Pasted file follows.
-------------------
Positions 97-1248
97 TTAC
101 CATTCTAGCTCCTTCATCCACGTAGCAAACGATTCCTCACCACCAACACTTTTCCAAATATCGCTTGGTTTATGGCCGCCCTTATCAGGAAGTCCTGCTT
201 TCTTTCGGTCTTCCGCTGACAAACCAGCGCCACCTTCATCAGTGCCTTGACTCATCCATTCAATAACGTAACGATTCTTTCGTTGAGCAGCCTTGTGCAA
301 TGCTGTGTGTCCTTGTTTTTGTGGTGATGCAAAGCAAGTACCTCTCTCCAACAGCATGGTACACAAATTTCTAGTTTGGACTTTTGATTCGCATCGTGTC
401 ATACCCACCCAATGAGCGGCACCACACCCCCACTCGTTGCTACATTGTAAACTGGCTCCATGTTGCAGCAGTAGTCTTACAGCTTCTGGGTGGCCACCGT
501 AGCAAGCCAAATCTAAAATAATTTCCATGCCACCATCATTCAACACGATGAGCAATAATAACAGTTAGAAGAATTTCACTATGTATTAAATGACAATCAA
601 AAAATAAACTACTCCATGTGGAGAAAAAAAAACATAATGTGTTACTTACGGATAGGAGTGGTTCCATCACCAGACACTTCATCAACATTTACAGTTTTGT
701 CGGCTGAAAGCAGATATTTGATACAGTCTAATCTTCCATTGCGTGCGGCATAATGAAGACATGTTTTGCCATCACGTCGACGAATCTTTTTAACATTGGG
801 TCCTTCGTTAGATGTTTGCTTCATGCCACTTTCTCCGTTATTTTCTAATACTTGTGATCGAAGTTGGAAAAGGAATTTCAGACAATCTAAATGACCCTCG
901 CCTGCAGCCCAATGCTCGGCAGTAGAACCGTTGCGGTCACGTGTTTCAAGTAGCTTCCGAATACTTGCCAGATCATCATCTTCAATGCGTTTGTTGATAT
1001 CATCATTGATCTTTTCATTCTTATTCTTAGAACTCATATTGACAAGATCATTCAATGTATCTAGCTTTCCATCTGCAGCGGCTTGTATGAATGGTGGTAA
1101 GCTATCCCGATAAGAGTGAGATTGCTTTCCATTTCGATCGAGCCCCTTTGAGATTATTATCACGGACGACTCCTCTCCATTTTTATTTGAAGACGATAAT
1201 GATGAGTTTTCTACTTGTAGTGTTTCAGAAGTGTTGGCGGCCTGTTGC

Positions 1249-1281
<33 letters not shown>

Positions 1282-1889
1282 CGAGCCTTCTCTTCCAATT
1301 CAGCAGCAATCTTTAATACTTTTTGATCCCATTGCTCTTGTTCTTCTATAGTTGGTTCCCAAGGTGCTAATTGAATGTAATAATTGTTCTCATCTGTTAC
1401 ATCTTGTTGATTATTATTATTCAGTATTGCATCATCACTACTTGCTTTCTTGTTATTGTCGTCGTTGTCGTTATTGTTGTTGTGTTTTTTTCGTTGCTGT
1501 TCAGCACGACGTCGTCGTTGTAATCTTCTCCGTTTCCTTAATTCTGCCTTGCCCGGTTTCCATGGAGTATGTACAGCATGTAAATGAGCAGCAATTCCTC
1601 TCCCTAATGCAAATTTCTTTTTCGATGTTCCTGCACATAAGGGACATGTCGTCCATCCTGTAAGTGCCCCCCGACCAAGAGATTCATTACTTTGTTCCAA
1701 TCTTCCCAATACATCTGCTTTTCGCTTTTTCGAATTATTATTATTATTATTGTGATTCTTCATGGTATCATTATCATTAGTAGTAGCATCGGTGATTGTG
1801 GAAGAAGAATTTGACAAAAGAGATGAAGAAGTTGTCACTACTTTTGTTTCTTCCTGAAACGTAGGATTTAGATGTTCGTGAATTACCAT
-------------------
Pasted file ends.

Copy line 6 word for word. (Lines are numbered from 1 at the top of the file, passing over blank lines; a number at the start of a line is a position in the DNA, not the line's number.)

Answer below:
401 ATACCCACCCAATGAGCGGCACCACACCCCCACTCGTTGCTACATTGTAAACTGGCTCCATGTTGCAGCAGTAGTCTTACAGCTTCTGGGTGGCCACCGT